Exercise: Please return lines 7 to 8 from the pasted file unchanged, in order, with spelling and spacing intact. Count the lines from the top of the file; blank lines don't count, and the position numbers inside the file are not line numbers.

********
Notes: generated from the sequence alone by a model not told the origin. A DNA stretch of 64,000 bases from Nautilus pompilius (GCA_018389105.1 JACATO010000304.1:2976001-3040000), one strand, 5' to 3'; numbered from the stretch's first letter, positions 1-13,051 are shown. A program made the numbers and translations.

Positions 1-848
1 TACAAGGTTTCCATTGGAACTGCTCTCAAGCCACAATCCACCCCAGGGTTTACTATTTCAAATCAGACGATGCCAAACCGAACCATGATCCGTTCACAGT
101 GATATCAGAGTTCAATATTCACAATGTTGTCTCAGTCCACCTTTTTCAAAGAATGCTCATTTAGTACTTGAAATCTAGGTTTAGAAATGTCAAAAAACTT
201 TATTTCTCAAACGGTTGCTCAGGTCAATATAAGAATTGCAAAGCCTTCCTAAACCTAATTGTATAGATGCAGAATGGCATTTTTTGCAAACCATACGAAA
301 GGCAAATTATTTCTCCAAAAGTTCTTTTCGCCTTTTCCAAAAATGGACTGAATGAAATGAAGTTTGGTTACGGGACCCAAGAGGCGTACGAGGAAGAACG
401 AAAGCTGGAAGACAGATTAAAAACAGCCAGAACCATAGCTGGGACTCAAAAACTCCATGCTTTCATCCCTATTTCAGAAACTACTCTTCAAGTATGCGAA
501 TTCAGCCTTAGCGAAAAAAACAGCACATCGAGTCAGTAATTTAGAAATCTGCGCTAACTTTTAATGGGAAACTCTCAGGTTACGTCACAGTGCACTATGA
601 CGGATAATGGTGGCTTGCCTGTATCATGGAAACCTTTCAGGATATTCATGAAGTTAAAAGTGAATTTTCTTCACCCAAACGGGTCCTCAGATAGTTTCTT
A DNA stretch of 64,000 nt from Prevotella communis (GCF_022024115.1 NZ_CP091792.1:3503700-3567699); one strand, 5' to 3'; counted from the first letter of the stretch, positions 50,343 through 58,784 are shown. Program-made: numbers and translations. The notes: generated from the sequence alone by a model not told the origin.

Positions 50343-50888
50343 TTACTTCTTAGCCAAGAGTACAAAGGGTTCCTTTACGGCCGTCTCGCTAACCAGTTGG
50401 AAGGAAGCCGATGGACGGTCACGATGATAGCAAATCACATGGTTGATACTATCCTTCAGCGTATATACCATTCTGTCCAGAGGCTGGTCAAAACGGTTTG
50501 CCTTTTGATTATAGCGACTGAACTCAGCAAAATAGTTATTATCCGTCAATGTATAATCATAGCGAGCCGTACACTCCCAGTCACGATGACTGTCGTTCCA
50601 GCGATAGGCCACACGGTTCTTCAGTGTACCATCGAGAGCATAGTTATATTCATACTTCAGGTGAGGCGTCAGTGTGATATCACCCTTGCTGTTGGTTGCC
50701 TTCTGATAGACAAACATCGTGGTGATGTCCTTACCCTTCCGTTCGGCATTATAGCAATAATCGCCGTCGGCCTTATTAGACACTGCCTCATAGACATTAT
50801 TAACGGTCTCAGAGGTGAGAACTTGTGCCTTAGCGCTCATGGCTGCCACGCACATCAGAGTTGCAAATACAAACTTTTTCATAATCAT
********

401 AAAGCTGGAAGACAGATTAAAAACAGCCAGAACCATAGCTGGGACTCAAAAACTCCATGCTTTCATCCCTATTTCAGAAACTACTCTTCAAGTATGCGAA
501 TTCAGCCTTAGCGAAAAAAACAGCACATCGAGTCAGTAATTTAGAAATCTGCGCTAACTTTTAATGGGAAACTCTCAGGTTACGTCACAGTGCACTATGA